About the author:
Marina A. Kozlova, PhD student, Department of Comparative literature, Russian State University for Humanities, Miusskaja sq. 6, 125993 GSP‑3, Moscow, Russia; Assistant Professor, Department of literary translation, Maxim Gorky Institute of Literature and Creative Writing, Tverskoy Blvd, 25, 123104 Moscow, Russia.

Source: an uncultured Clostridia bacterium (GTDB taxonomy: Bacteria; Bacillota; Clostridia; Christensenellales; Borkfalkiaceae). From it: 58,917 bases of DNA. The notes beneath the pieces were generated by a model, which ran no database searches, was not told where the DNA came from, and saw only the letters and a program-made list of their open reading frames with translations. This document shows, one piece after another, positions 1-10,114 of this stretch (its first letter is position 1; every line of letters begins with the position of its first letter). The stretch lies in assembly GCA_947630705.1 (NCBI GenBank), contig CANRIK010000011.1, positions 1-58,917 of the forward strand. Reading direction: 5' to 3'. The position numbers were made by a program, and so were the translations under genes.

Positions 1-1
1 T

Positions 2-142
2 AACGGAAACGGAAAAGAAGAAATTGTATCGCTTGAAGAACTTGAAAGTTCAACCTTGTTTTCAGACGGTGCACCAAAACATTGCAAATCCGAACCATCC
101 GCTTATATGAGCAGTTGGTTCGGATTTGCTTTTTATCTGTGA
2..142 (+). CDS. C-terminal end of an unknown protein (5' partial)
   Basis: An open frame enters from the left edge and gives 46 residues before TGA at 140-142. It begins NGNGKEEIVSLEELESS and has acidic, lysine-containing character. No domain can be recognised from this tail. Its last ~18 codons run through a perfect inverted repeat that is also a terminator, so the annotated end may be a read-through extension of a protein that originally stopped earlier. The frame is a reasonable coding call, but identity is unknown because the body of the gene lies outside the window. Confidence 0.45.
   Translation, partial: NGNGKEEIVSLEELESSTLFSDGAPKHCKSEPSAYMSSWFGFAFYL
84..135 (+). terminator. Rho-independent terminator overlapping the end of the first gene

The paper examinates the peculiarities of the construction of urban text in Notes from Underground by F.M. Dostoevsky and the works of Belgian symbolists, Emile Verhaeren and Georges Rodenbach. The urban space in their literary works is looked as a reception object and is perceived as a model which is interpreted by the author within the framework of his own poetics and general literary context, while maintaining similar basic structures. In accordance with the oppositional model of “St. Petersburg’s” text elaborated by V.N. Toporov’s, we look through such aspects of urban space as: ≪life-death≫, ≪betweennessmarginality ≫ and ≪high-low≫. A category of ≪intentionality≫ (≪umyshlennost’≫), which is central in the urban text, is opposed to the freedom of the human will, is also investigated; a semantic parallel is established between the consciousness of the subject, a big city habitant, and the character of image of the space around him. The similarities in the interpretation of images and the above-mentioned oppositions are due to independent typological parallels, the commonality of the model of consciousness and urban space and, to a lesser extent, to contact and genetic connections related to common precedent texts and phenomena.